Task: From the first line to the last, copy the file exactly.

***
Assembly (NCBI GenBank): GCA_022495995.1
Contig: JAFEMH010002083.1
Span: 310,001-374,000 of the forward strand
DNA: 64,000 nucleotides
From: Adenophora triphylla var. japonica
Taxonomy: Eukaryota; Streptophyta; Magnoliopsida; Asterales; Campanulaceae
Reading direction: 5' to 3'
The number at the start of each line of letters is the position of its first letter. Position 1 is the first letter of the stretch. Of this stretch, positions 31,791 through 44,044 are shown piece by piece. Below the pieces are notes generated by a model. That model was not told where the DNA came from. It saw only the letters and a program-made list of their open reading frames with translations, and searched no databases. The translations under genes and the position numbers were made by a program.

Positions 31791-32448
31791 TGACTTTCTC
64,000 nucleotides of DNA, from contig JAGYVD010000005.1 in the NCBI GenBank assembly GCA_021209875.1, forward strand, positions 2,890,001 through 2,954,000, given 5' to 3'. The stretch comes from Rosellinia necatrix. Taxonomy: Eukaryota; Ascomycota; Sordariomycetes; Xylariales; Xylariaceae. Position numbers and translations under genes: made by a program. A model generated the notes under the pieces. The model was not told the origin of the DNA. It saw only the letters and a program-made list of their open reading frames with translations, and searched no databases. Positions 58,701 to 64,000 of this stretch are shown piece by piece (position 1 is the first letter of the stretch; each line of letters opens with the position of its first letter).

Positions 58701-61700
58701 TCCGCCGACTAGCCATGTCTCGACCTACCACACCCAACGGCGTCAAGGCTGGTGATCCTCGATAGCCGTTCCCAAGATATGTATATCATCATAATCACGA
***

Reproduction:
Assembly (NCBI GenBank): GCA_022495995.1
Contig: JAFEMH010002083.1
Span: 310,001-374,000 of the forward strand
DNA: 64,000 nucleotides
From: Adenophora triphylla var. japonica
Taxonomy: Eukaryota; Streptophyta; Magnoliopsida; Asterales; Campanulaceae
Reading direction: 5' to 3'
The number at the start of each line of letters is the position of its first letter. Position 1 is the first letter of the stretch. Of this stretch, positions 31,791 through 44,044 are shown piece by piece. Below the pieces are notes generated by a model. That model was not told where the DNA came from. It saw only the letters and a program-made list of their open reading frames with translations, and searched no databases. The translations under genes and the position numbers were made by a program.

Positions 31791-32448
31791 TGACTTTCTC
64,000 nucleotides of DNA, from contig JAGYVD010000005.1 in the NCBI GenBank assembly GCA_021209875.1, forward strand, positions 2,890,001 through 2,954,000, given 5' to 3'. The stretch comes from Rosellinia necatrix. Taxonomy: Eukaryota; Ascomycota; Sordariomycetes; Xylariales; Xylariaceae. Position numbers and translations under genes: made by a program. A model generated the notes under the pieces. The model was not told the origin of the DNA. It saw only the letters and a program-made list of their open reading frames with translations, and searched no databases. Positions 58,701 to 64,000 of this stretch are shown piece by piece (position 1 is the first letter of the stretch; each line of letters opens with the position of its first letter).

Positions 58701-61700
58701 TCCGCCGACTAGCCATGTCTCGACCTACCACACCCAACGGCGTCAAGGCTGGTGATCCTCGATAGCCGTTCCCAAGATATGTATATCATCATAATCACGA